The following amazing law already appears in the Book of Deuteronomy

“If a man takes a new wife he shall not go out in the army nor shall any public service be imposed upon him; he shall be free for his home for one year and give joy to the wife whom he has taken”.[19]

From this we learn that consideration for the wife takes precedence even over public duties. We learn also the importance of the first year of marriage when basic personality adjustments are made – something which modern psychology is only now painfully discovering.

In the Talmud we read that a Torah-student may absent himself from home for a maximum of one month in order to learn Torah; and with the wife’s express consent alternate months at home and away. The Gemara wonders. If he has her express consent surely he can stay away as long as agreed? Answer: No; for longer periods the consent may not be wholehearted; she may only say it to please him but in her heart she may not agree.[20]

Is there any other piece of legislation in the world than can compete with this for depth of concern for a woman’s unspoken feelings?


With regard to the respective rights and duties of husband and wife the Halacha recognizes ten obligations of the husband towards his wife, three from the Torah: maintenance, clothing and regular marital relations; and seven imposed by the Rabbis, including payment for her treatment in illness, ransome if captured and burial when she dies. The wife also has full rights to maintenance and residence on the death of her husband.[21]

The wife’s duties include running the household efficiently and in accordance with the Torah, looking after her husband’s needs and engaging in some light work in the home to augment the family’s income.[22]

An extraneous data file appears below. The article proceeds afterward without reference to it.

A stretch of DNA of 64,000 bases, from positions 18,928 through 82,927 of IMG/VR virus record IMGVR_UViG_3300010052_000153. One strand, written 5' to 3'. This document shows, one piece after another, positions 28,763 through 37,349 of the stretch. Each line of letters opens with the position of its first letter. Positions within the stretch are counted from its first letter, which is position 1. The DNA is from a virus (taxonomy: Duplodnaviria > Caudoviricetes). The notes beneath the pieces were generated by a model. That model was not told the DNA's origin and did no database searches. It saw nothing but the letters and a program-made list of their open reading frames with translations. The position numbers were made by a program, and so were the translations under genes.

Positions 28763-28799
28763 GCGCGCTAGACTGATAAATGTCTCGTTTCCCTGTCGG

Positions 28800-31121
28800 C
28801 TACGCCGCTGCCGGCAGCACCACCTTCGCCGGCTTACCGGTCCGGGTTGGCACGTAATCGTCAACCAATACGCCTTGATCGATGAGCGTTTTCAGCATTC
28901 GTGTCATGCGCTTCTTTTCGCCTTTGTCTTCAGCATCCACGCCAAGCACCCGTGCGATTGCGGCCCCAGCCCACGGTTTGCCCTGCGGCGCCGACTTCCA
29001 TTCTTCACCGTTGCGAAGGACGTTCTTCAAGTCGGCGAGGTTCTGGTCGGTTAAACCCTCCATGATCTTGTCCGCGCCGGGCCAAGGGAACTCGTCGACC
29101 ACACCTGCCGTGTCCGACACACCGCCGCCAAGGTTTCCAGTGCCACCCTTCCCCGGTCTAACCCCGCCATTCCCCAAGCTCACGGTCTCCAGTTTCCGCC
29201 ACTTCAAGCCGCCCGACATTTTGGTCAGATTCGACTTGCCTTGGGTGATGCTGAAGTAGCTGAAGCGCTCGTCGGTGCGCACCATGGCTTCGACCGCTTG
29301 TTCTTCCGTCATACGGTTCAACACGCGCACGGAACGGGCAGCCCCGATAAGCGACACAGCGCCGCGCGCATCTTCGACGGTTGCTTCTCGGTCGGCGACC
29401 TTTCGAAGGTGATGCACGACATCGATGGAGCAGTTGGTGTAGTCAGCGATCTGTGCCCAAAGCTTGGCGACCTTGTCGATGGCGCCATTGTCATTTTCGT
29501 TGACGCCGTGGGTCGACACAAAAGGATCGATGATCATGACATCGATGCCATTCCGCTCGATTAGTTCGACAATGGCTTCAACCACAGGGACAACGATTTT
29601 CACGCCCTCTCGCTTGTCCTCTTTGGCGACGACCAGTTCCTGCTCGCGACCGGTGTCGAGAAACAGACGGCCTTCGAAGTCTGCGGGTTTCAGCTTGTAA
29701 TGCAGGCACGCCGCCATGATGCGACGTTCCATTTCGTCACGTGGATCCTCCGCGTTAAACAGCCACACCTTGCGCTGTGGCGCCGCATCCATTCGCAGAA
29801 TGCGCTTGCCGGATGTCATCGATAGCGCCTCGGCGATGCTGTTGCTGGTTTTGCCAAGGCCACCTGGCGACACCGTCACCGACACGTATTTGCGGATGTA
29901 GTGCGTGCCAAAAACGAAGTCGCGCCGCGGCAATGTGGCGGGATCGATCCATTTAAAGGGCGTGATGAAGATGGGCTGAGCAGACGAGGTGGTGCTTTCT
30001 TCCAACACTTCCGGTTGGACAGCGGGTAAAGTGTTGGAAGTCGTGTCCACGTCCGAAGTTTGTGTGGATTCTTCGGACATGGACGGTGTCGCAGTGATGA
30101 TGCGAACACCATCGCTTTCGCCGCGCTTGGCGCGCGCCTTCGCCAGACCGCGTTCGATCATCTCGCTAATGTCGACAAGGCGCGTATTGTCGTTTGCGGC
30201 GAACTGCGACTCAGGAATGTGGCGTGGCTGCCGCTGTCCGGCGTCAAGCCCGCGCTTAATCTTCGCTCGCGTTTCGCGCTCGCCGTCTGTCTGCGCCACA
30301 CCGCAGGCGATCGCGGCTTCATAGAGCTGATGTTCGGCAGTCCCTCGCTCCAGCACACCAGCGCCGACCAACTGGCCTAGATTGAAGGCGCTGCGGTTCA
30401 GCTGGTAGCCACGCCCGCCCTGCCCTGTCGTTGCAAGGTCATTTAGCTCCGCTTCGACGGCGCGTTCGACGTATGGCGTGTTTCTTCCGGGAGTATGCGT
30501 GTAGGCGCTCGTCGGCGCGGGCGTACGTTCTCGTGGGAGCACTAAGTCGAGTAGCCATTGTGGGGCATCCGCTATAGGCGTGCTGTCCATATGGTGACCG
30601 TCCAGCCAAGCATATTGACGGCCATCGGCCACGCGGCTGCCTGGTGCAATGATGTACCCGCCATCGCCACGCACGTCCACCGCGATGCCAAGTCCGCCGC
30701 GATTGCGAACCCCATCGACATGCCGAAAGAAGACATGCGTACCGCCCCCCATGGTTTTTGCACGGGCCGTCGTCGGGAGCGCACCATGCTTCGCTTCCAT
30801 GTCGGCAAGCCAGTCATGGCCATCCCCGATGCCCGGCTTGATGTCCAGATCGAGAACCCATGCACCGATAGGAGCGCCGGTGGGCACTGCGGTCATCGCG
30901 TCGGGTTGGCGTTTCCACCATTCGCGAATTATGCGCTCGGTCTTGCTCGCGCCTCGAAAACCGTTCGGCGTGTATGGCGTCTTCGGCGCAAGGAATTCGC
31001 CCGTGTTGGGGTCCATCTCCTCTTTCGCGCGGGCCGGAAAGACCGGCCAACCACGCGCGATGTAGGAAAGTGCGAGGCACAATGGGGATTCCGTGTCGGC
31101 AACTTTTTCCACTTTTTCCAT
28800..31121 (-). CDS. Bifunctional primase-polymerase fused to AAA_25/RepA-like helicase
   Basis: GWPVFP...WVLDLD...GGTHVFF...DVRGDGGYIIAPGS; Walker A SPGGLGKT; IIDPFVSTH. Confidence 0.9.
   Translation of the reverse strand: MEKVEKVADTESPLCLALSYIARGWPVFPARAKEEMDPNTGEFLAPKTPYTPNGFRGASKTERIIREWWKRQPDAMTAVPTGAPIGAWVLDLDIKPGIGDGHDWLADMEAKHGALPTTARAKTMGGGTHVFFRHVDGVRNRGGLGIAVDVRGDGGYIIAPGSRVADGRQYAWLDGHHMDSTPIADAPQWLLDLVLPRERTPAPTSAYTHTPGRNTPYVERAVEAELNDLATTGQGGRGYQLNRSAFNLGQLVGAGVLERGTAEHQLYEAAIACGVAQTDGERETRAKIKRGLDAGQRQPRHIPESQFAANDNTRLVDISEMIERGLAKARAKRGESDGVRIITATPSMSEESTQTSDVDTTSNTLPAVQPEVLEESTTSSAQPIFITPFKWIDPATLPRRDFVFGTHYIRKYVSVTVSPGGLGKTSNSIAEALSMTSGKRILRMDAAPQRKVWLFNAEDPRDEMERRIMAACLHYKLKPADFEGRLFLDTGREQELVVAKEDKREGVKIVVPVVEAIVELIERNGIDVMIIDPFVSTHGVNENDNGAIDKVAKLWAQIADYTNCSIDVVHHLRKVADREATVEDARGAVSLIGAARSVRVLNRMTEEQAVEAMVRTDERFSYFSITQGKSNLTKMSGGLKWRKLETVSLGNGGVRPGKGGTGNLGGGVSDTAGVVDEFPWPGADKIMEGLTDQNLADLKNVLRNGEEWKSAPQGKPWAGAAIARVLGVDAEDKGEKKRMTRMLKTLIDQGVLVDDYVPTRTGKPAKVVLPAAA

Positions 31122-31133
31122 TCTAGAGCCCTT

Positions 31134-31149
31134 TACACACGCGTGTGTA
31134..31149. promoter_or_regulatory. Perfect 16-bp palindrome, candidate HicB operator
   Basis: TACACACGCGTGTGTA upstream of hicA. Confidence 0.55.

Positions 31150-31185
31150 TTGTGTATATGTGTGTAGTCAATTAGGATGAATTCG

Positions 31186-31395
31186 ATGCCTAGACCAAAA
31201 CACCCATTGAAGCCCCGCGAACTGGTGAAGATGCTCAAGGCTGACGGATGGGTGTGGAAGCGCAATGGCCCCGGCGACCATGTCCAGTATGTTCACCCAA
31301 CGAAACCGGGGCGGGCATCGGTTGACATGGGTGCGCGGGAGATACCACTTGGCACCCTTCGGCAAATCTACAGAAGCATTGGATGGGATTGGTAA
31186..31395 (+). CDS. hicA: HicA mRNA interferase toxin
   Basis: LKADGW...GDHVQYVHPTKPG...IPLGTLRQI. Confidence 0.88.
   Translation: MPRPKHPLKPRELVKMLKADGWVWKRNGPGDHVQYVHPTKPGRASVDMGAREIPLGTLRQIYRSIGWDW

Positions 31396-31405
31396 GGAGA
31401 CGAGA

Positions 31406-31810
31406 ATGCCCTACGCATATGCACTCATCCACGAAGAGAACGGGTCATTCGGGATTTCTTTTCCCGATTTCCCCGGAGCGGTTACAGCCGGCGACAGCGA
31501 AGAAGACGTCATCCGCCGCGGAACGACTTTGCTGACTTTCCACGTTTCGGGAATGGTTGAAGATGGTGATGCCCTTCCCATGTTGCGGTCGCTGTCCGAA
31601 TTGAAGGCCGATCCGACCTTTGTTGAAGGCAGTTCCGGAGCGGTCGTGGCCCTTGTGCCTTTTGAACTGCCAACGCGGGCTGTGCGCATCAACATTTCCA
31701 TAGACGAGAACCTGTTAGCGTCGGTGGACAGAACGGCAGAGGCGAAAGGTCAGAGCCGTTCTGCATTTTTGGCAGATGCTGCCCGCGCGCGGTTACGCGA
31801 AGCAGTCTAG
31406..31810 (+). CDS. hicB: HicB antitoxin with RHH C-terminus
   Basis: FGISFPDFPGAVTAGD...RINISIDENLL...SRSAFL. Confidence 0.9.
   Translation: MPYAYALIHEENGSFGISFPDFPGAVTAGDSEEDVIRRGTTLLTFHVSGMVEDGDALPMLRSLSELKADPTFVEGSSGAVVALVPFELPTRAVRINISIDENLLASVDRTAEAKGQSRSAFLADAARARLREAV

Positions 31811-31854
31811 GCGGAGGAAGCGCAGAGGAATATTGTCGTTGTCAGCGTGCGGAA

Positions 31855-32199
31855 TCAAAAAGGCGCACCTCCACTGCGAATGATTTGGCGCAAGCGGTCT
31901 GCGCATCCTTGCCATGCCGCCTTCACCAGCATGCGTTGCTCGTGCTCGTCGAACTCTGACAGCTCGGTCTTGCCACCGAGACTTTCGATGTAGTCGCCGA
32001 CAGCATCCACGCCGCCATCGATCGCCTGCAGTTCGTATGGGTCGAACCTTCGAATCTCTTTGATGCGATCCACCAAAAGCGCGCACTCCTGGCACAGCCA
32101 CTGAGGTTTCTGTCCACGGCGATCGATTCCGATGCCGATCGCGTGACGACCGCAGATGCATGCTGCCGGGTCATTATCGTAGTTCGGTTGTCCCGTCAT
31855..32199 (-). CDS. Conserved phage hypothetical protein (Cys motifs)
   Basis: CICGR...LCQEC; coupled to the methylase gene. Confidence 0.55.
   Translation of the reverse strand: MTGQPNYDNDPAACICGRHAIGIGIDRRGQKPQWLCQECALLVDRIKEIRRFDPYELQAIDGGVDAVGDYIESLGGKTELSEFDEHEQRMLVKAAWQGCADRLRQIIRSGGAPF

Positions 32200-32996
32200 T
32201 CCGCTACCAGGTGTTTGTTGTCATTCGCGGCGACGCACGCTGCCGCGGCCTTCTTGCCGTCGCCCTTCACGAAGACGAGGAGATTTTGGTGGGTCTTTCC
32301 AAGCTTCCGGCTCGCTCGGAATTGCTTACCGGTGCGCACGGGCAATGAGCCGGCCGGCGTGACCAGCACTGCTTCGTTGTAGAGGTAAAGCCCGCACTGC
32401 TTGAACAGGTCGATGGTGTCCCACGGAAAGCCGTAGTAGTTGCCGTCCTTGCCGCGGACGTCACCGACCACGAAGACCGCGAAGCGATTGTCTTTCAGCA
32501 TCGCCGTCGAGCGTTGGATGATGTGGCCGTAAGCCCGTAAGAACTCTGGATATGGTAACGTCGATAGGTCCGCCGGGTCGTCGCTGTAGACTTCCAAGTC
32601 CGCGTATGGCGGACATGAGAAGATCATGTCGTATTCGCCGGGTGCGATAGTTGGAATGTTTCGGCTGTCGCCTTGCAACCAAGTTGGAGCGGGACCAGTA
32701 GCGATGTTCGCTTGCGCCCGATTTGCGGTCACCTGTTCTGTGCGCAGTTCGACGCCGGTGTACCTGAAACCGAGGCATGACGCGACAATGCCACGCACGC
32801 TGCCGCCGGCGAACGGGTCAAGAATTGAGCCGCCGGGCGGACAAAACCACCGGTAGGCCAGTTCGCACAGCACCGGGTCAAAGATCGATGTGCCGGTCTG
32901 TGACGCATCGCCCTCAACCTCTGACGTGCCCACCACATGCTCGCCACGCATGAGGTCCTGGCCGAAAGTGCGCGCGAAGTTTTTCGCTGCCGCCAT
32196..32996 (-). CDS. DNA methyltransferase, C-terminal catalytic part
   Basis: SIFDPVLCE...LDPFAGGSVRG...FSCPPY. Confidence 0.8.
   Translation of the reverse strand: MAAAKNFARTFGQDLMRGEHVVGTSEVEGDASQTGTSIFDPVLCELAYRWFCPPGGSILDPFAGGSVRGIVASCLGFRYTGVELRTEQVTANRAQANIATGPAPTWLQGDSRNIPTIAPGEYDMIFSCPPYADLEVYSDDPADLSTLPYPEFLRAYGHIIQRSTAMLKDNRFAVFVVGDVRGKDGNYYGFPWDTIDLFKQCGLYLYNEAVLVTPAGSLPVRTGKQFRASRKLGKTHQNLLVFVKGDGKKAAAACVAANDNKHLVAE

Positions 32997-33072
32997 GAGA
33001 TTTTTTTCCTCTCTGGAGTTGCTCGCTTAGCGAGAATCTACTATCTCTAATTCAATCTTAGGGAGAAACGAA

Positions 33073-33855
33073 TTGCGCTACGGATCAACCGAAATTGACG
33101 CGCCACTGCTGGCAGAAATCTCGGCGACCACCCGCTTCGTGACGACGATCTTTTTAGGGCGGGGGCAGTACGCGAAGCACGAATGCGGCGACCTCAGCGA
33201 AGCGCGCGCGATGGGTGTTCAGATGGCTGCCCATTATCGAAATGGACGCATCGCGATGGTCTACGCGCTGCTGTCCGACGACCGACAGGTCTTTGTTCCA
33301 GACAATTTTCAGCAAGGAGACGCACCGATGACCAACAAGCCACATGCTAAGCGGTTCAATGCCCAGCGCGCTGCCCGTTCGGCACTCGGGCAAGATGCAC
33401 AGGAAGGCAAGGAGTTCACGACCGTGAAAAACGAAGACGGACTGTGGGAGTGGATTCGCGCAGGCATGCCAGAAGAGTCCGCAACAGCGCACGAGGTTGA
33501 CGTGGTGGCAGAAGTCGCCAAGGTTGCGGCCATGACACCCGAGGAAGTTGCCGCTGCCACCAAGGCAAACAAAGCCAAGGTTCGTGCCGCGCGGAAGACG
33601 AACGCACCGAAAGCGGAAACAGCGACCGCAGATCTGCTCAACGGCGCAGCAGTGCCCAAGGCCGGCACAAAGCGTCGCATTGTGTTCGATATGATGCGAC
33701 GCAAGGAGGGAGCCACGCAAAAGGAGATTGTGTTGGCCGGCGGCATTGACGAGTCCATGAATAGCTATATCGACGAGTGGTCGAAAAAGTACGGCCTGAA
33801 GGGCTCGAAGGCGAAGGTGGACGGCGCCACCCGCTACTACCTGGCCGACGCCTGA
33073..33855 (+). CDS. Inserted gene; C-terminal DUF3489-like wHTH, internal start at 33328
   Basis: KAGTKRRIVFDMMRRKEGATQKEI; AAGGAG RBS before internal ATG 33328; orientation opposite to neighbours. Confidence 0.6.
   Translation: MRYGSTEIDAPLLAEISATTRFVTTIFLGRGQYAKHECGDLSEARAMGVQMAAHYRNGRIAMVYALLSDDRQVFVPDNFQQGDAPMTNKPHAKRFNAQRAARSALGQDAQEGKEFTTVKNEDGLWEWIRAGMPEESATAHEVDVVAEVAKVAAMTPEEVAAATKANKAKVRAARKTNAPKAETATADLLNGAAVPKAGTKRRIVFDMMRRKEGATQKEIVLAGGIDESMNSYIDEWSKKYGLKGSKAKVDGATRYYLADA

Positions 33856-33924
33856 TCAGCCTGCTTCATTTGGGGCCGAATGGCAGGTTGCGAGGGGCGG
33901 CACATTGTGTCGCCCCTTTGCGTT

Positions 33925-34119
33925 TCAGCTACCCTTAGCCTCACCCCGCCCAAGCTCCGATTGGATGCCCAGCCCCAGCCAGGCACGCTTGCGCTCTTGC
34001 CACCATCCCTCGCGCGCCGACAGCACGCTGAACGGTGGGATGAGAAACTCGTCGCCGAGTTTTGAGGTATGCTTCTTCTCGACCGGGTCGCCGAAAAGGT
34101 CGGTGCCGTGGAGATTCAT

In the matter of property rights Jewish and secular law have gone to some extent in opposite directions. Non-Jewish law started out by giving the wife no rights at all and has ended up (in England, anyway) by giving her complete equality with her husband. Jewish law has taken a completely different course. In Biblical law (min ha-Torah) a married woman, like an unmarried woman, had an absolute right to her property and earnings. The sages of the Mishna however decided that in the interests of marital harmony some modifications were necessary. They imposed certain additional obligations on the husband (see above) and at the same time they arranged that normally the wife’s earnings should go to the husband, believing that as a rule “a divided purse means a divided house”.

They left it open to the wife however to opt out of this scheme and retain her earnings for herself, if she is willing to forgo maintenance by the husband.[23]

It is however not open to the husband to opt out of his obligations. He cannot say to his wife: “Maintain yourself out of your earnings.” He cannot avoid his obligations to her in any way.[24]

The wife retains ownership of all property she brings into the marriage, but again for the sake of marital harmony the Rabbis arranged that the rents and profits derived from that property should normally go to the husband, to be spent on the needs of the home.[25]

On her divorce or the death of the husband the property reverts to her absolutely. On her husband’s death she can however, elect to leave the property in the estate and remain in residence and be maintained by the heirs during her lifetime or until she remarries. This is expressly provided for in the Ketuba (marriage contract) which is the sine qua non of every Jewish marriage.


After all that has been said no-one can seriously contend that women occupy an inferior place in Judaism or that their basic rights are in any way ignored.

But equality of rights does not imply identity of function. Much modern confusion arises from a failure to realize this simple fact. As the traditional identities of the sexes are lost a confusion of roles develops. Women begin to compete with men as if they were themselves men, instead of realizing and establishing themselves in their own right as persons. Women have so much more to contribute to the world as women than they could ever have as spurious men.[26]

The “masculinised female” tends to reject the roles of wife and mother. In compensation, the feminized male wants to be a mother to his children and grows dissatisfied with his wife and she in turn with him. The wreckage of these broken homes makes the psychiatrists’ waiting lists grow longer and longer.[27]